Graduate Research School Available Projects Structural health monitoring of pipeline assets

Structural health monitoring of pipeline assets

Title of Project

Structural health monitoring of pipeline assets

Advisor/s

Greg Wheatley, Kenneth Leong

College or Research Centre

College of Science & Engineering

Summary of Project

A major issue of monitoring existing pipelines is that most pipelines are buried and it is not easy to get access to retrofit monitoring sensors. However, when new pipelines are installed, it is relatively easy to install monitoring systems. Such installations are expected to monitor the pipelines continuously providing warnings of any direct damage to pipelines and any deterioration of pipe and environment that can lead to reduction of the life of pipelines. Depending on the pipe characteristics, a range of measurands such as pipe strain, temperature, corrosion and thickness reduction, leakage acoustics, and pressure transient responses have been used to detect the pipe condition. Various non-destructive evaluation (NDE) methods, such as ultrasonics, radiography, acoustic emission, magnetic flux and eddy current, have been developed to detect damage in civil infrastructure, especially for the pipe networks. While these methods provide useful approaches in highly localized situations, many of these methods suffer from distinct disadvantages such as the lack of portability, susceptibility to electromagnetic interference on electrical/electronic instruments, and lack of capability for continuous performance monitoring. In addition, the ability to deploy these techniques over large and remote distances is extremely limited.” “Bursts and leakages have turned out to be one of the most frequent malfunctions in liquid pipeline distribution systems. In recent years, the issue has gained a lot of attention in research community due to associated financial costs, environmental hazards, and safety considerations. Wireless sensor network (WSN) based leakage detection and localization can provide an exceptional level of operational efficiency, safety assurance, and real-time parametric view of the entire pipeline network. It is proposed that wireless technology coupled with discrete sensors along the length of the pipeline be used to determine the remaining wall thickness. A survey of current technology would be conducted with prototypes designed and tested.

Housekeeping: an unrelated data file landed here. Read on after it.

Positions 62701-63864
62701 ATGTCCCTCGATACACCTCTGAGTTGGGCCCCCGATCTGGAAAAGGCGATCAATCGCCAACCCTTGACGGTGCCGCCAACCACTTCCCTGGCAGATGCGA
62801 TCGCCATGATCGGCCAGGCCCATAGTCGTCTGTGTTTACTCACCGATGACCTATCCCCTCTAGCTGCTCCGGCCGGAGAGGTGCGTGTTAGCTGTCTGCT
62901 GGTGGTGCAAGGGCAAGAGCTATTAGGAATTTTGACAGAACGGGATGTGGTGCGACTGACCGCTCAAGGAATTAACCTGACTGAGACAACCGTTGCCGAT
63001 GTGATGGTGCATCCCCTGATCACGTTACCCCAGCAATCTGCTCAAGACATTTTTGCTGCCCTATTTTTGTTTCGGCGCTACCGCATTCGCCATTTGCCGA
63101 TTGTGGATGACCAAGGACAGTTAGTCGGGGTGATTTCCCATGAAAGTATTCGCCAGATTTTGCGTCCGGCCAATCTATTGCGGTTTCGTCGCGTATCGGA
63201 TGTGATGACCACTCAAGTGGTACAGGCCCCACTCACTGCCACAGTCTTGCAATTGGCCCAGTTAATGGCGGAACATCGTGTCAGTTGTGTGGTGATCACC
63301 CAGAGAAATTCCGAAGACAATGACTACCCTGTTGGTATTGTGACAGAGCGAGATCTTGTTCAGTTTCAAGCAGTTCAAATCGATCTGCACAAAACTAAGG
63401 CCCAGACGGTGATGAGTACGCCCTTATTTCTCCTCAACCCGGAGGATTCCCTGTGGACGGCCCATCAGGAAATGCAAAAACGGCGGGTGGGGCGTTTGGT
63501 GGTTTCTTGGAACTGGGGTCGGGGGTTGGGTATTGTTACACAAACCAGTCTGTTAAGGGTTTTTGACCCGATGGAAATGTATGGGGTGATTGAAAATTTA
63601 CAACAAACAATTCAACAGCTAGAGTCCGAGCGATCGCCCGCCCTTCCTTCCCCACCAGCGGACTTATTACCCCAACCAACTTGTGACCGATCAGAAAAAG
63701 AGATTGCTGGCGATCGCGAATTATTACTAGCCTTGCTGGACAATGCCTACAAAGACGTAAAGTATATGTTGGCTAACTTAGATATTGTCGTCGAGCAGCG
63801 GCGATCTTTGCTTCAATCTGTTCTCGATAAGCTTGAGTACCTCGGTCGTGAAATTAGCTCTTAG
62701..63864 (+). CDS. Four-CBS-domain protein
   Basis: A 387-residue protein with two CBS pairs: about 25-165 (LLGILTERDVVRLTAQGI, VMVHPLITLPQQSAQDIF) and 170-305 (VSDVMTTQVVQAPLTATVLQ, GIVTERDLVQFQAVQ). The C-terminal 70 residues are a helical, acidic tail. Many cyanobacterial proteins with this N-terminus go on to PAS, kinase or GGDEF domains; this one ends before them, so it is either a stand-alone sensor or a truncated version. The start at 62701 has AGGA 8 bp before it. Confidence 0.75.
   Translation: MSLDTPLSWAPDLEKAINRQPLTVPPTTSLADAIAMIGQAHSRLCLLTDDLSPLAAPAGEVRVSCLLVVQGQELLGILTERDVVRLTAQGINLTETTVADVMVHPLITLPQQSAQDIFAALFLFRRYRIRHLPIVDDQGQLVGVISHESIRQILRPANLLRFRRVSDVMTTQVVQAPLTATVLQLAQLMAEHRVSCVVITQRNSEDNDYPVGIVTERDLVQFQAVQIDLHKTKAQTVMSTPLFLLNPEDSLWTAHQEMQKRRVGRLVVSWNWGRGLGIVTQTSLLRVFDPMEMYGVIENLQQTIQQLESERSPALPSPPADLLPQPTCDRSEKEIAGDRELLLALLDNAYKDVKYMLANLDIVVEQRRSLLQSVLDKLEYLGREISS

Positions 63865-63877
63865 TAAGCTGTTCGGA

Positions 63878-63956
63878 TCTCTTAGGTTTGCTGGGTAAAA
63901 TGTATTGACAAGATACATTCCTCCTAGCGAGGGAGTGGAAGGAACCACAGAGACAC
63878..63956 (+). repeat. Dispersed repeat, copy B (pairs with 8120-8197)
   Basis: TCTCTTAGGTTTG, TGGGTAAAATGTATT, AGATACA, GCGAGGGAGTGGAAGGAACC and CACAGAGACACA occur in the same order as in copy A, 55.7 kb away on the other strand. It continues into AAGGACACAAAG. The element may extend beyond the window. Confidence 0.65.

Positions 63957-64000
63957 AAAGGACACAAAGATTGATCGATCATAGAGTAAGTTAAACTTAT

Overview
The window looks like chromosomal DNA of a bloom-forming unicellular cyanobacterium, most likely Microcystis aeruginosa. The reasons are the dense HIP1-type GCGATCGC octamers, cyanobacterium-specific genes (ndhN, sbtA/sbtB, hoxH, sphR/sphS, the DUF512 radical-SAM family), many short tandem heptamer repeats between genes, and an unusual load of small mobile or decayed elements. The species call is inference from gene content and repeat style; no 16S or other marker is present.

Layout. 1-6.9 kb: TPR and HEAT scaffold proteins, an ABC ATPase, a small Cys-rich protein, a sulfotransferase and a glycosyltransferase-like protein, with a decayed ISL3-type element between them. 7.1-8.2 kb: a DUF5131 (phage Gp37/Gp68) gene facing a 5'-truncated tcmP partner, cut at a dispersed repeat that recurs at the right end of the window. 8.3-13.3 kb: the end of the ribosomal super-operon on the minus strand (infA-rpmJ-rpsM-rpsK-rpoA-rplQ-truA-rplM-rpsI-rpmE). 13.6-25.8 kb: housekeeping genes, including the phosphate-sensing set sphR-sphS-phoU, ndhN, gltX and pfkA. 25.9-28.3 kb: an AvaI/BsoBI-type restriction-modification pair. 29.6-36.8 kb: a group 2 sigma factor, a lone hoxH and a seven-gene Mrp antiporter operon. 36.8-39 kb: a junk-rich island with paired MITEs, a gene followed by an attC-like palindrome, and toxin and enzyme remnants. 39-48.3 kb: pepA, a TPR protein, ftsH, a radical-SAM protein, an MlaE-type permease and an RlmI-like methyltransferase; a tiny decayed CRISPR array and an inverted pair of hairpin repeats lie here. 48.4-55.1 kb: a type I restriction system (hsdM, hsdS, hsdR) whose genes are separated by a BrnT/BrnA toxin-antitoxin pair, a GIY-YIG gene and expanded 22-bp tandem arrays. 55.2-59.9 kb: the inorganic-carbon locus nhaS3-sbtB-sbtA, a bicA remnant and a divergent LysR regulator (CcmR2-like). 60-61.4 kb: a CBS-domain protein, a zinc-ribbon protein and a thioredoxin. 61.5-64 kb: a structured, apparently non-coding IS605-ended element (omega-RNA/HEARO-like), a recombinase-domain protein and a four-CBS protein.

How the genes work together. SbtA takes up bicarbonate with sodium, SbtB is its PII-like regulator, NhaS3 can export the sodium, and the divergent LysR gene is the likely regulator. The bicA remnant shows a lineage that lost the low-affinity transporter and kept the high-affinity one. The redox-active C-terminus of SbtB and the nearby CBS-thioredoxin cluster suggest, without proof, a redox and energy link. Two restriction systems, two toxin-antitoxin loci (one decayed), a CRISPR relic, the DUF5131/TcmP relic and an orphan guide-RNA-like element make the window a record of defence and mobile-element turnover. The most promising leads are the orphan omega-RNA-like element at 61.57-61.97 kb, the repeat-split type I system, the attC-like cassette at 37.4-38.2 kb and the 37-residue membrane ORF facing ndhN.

Key Words

structural health monitoring; laboratory testing; finite element analysis (FEA); prototype testing

Would suit an applicant who

has a sound academic background, research experience, an interest in electrical and mechanical engineering and strong experimental and computational skills.

Updated: 08 May 2020